Going West has always held the promise of progress. American culture has within its DNA the inherent belief that the West opens up the possibility of fresh ideas, fresh thinking, and the chance to start over. The FMI/GMA Sustainability Summit 2011 held in mid-September brought stakeholders from the retail and brand owner community west to Phoenix for a three-day opportunity to share ideas and collaborate on a variety of challenges, and the packaging industry should take notice.
Food waste, as a critical environmental issue for retailers, was top of mind at the event. The topic took up four hours during the Day 1 Working Group meeting, a one-hour breakout session on Day 2, and three hours of the main conference on Day 3. Michael Hewett, director, Environmental and Sustainability Programs, Publix Super Markets, Inc., explained that the EPA estimates that approximately “34 million tons of food are wasted per year,” and retailers are facing the challenge of implementing systems to mitigate this growing problem.
Ron Cotterman, PhD, executive director, Sustainability, Sealed Air Corp., explained the metrics and measurements of how packaging serves to reduce food waste. “The package is less than 10 percent of the overall product footprint,” he said, “and packaging provides value by protecting products that are resource-intensive from an environmental viewpoint.”
According to Dr. Cotterman, when we tackle food waste with life-cycle thinking that includes both the product and the packaging, we actually improve overall sustainability metrics. In fact, there is an optimal amount of packaging—not too little, not too much—that, when optimized in each packaging application, can achieve a balance between economic and environmental impacts. Dr. Cotterman recommends a few very key suggestions: a) Perform regular audits all along your supply chain in order to identify packaging “hot spots”; b) Find the right packaging for each product according to scientific analysis that minimizes overall impact; c) Implement sophisticated packaging technologies in order to increase shelf life or prevent damage whenever possible; and d) Help the consumer avoid product waste at home by helping them to understand where and why it is occurring. The systematic implementation of these suggestions can eliminate the worst of environmental impacts, including a reduction in the production of methane gas (25-times more damaging to the environment than CO2) from our landfills, a reduction in petroleum consumption in the product supply chain, and a reduction in water consumption in the product supply chain.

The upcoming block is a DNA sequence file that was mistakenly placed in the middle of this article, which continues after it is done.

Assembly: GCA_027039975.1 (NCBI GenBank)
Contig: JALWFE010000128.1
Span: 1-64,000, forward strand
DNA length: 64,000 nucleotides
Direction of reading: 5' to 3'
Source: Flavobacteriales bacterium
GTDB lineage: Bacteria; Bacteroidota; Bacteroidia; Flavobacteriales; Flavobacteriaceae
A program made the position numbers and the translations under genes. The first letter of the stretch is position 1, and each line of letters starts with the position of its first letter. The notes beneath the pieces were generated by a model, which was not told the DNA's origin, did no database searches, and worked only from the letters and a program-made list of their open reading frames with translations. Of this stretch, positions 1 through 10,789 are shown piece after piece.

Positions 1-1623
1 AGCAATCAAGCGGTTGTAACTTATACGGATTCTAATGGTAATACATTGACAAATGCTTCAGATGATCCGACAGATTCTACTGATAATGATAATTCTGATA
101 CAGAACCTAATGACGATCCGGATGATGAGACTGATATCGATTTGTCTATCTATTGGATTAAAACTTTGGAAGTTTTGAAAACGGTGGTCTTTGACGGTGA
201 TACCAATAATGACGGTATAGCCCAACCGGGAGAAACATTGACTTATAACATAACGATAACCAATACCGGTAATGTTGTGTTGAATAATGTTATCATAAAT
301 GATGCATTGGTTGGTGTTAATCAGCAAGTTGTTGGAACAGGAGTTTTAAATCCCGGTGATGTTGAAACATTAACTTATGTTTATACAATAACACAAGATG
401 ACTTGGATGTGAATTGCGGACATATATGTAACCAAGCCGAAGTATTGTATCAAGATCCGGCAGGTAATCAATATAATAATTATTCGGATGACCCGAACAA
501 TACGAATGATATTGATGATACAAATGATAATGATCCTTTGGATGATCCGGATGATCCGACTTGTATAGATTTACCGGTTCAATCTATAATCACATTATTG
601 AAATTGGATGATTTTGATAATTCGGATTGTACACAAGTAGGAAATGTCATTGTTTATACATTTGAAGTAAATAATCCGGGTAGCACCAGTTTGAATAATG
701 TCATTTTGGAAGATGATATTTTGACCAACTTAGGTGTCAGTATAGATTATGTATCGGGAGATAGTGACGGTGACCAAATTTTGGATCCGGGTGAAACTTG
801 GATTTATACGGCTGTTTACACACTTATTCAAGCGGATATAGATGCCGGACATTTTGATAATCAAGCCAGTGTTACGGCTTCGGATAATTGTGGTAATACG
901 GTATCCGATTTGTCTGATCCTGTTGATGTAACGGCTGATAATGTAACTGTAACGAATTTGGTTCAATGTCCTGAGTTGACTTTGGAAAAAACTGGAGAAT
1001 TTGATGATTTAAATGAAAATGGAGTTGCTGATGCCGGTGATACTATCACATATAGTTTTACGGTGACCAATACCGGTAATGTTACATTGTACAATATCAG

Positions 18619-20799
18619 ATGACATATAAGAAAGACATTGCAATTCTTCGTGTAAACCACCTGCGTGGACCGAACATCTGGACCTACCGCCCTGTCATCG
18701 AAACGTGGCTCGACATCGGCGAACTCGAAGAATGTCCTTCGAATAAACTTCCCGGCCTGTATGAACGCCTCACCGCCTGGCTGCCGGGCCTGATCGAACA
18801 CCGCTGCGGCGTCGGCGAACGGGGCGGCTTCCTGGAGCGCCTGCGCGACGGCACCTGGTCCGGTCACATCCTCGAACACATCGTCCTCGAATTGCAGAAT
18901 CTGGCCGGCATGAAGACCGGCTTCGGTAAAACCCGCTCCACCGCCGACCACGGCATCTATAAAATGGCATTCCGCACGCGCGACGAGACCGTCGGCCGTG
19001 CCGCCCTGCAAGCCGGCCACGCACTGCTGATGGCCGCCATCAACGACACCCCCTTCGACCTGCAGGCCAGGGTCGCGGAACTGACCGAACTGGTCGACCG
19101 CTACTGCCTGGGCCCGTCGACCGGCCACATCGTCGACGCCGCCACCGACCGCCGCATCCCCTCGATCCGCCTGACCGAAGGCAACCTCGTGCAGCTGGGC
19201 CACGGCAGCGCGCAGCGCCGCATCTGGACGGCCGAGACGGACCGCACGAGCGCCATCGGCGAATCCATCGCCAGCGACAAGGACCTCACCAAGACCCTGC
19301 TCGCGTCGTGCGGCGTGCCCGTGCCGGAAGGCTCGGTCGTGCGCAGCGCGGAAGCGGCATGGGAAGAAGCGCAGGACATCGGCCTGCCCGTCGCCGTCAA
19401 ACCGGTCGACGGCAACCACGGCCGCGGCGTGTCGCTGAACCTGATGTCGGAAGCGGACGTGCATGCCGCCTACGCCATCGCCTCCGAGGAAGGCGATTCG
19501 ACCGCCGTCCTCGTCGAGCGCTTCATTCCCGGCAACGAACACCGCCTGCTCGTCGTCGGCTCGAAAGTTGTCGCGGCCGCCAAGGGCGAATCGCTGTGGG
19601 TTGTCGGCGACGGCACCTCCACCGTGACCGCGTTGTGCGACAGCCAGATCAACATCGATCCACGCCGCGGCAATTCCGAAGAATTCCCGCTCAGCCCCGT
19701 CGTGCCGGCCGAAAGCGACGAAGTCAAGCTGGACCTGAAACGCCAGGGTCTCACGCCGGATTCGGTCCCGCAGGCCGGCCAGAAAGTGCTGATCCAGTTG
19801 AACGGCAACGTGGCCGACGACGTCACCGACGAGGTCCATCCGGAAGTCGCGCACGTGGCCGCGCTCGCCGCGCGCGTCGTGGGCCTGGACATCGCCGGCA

Andy Savitz, author of the groundbreaking book “The Triple Bottom Line,” addressed the fact that product manufacturing supply chains are ever stressed, citing the WSJ article, “Can the World Still Feed Itself?,” and with a firm voice, he exclaimed, “Vision is a corporation’s biggest differentiator.”
Alfred Plamann, CEO, Unified Grocers, Inc., stated in simple terms, “Sustainability is a global issue that begins at the local level.”
Alternatives for waste management were explored in a breakout session featuring Lee Anderson, director, State and Local Government Relations, General Mills; John Shanahan, senior director, Energy and Environmental Policy, GMA; and Steve Swartz, partner, McKinsey and Company. Put in question was the existing value proposition for the traditional landfill and industry efforts to look at the problem with a fresh view.
Packaging brings product to market safely and efficiently every day by corporations that seek cost-reduction as a normal course of daily operations. We are at a critical intersection where our desire to do the right thing can blindside the reality that we are a population burgeoning with the demand for consumer goods. With an approximate environmental footprint ratio of 10:1 between product and package, it would appear there’s a lot at stake for retailers and brand owners when making even minor changes to the packaging supply chain without careful application of a robust, analytical problem-solving approach.
We’re going West, whether we like it or not. Let’s make sure the road is well-charted.Christine J. Smallwood is director of business development for Greener Package, a knowledge exchange for sustainable packaging